The Badain Jaran Desert boasts some of the tallest stationary dunes on earth, with most of them averaging at around 200 metres (660 ft.) and some of them reaching over 400 metres (1,300 ft.) in height. Most of the dunes are not stationary, but the ones that are still have a shallow layer of sand at the top that is constantly shifting. It is the middle and lower layers of these dunes that remain static, as the sand in these layers has been compacted over a period of more than 20,000 years. This has caused the sand particles to harden, eventually transforming them into solid sand or sandstone.
The desert’s largest stationary sand dune, known as Bilutu Peak, towers in at a height of 500 metres (1,600 ft.) from base to peak, making it the tallest sand dune in Asia and the tallest stationary sand dune in the world. To put that into perspective, Bilutu Peak is over 50 metres (164 ft.) taller than the Empire State Building! While the size of the sand dunes is undoubtedly impressive, it is their capacity to sing that attracts tourists from across the globe. Often referred to as the singing sand dunes, whistling sands, or booming dunes, this fantastical phenomenon is shared by only 35 other beaches and deserts around the world.
For reasons that are not entirely known, the dunes emit a low pitched rumbling sound that can reach over 105 decibels and last for more than a minute. It is believed that the noise is caused by the electrostatic charge generated when wind pulls the top layer of shifting sand down the dune slope. However, it will only occur under very specific circumstances. The dunes are eerily silent during the winter, when the sand retains moisture from the rain. Even in the summer, this booming sound can only be generated on the leeward face of a dune with a slope that rises at an angle of at least 60 degrees or more. Although the booming dunes might be seasonal, it is possible to make the dunes burp all year round! By moving your hand gently through the dry sand of a booming sand dune, you can destabilise the upper layer of sand and cause it to emit a brief “burping” sound.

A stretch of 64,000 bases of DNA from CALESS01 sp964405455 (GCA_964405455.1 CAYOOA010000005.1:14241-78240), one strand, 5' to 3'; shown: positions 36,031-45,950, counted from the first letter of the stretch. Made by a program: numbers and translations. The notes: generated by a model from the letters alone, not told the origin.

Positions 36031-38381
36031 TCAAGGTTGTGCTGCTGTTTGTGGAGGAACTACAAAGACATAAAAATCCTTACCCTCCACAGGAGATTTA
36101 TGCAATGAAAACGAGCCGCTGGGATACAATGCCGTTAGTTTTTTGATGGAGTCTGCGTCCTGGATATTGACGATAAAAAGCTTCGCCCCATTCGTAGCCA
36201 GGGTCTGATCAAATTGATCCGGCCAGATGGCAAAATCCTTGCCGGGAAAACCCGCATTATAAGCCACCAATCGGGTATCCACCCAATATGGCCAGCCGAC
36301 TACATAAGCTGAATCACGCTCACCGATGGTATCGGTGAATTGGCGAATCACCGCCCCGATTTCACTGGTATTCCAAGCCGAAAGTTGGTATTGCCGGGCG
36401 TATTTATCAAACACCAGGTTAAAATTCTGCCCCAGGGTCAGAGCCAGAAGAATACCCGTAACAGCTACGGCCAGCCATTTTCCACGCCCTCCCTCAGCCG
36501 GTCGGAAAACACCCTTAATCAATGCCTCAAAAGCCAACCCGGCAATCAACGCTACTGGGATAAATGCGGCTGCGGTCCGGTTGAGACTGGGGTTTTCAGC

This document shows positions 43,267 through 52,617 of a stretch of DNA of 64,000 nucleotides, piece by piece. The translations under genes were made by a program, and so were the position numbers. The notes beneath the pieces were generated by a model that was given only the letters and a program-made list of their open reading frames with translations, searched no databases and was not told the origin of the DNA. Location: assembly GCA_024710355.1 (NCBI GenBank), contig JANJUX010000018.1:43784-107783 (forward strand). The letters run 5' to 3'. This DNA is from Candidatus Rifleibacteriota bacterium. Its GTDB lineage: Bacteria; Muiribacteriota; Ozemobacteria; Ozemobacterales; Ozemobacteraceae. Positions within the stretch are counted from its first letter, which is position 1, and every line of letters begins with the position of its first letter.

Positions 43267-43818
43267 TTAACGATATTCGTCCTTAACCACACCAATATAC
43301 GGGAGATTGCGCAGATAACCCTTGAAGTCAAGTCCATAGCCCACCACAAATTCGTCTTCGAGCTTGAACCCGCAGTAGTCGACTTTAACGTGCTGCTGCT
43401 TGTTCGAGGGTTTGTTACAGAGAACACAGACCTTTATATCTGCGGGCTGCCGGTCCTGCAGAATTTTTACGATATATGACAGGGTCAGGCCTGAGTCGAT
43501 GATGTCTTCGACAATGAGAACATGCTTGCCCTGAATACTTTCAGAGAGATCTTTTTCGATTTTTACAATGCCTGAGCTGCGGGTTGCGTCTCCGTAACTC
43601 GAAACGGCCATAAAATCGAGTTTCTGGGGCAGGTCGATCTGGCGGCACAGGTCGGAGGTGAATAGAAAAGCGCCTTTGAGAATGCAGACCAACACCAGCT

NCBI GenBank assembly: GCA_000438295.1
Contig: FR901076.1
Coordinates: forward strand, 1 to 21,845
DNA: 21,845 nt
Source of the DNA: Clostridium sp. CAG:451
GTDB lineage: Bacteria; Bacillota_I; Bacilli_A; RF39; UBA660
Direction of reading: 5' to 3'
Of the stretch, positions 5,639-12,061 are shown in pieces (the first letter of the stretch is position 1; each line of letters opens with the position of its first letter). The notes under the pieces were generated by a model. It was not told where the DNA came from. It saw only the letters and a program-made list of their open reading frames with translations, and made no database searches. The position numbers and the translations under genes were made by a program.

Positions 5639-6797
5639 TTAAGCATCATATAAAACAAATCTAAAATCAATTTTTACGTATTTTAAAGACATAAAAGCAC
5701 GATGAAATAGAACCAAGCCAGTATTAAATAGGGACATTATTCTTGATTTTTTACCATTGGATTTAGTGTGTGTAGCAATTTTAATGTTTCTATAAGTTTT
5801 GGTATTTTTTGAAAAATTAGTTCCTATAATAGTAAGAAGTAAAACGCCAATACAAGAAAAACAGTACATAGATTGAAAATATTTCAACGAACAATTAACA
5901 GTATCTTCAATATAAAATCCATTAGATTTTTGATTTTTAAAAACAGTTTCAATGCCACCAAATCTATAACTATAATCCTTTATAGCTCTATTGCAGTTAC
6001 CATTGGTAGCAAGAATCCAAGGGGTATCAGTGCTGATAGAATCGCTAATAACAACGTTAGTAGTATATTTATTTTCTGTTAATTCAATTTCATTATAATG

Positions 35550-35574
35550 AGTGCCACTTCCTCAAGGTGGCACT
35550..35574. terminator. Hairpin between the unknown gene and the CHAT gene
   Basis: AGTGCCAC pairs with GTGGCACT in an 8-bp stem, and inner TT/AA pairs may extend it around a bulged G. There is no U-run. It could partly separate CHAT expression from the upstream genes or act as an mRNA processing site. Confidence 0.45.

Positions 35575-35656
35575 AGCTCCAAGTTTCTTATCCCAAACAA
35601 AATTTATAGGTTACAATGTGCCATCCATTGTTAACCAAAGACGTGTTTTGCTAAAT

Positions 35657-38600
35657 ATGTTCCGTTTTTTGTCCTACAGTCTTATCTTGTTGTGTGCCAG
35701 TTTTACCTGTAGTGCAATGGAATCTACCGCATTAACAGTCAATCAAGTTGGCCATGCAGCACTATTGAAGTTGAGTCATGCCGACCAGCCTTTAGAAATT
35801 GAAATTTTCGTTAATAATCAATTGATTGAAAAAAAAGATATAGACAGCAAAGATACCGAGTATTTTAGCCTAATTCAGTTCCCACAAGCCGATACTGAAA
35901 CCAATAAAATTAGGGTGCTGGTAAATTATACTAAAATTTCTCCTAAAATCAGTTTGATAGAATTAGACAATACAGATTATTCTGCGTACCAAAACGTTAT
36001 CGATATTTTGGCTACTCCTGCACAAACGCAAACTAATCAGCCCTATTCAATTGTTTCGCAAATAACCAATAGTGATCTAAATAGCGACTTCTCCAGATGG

Between these sand dunes lies another of the desert’s strange secrets: over 140 colourful lakes scattered throughout its sandy expanse. These lakes are typically found in the valleys formed between the larger sand dunes and provide sustenance to the numerous camels, goats, and horses that are herded through the desert by nomads. Around many of the lakes, a green ring of vegetation sits in stark contrast to the barren desert that surrounds it. Some are freshwater lakes, while others are extremely salty. Large populations of brine shrimp, algae, and certain minerals cause some of the lakes to change colour at different times of the year.
It is believed that the lakes are formed from melted snow and spring water that trickles down from the nearby mountains and runs under the desert in underground streams, although the true source of the lake water has yet to be found. On the southeastern margin of the desert, the lakes are long and shallow, reaching depths of less than 2 metres (6 ft.). These lakes have a much lower salt concentration than the deeper oval-shaped lakes found further in, which can reach maximum depths of up to 15 metres (49 ft.).
These verdant oases in the otherwise desolate desert have allowed more than just plant life to flourish. Situated on the banks of a lake in the middle of the desert, the Badain Jaran Temple has been a centre for Tibetan Buddhism since it was built in 1868. Its isolated location means it has been untouched by the warfare and unrest that typically plagued other temples in China. Elaborate statues, wood carvings, relics, and a small white pagoda have all been beautifully preserved within this ancient temple complex.
On the northwestern edge of the desert lies the Ejin Banner, which once served as the hunting grounds of the fearsome Xiongnu people until the region was conquered by the Han Dynasty (206 BC–220 AD) in 121 BC. Nowadays its population is predominantly Han Chinese, but it is still regarded as a culturally Mongolian region. Within its vast expanse lie the ruins of Khara-Khoto, an ancient metropolis that was built by the Tangut people of the Western Xia Dynasty (1038–1227) and rose to become a major trading hub during the 11th century.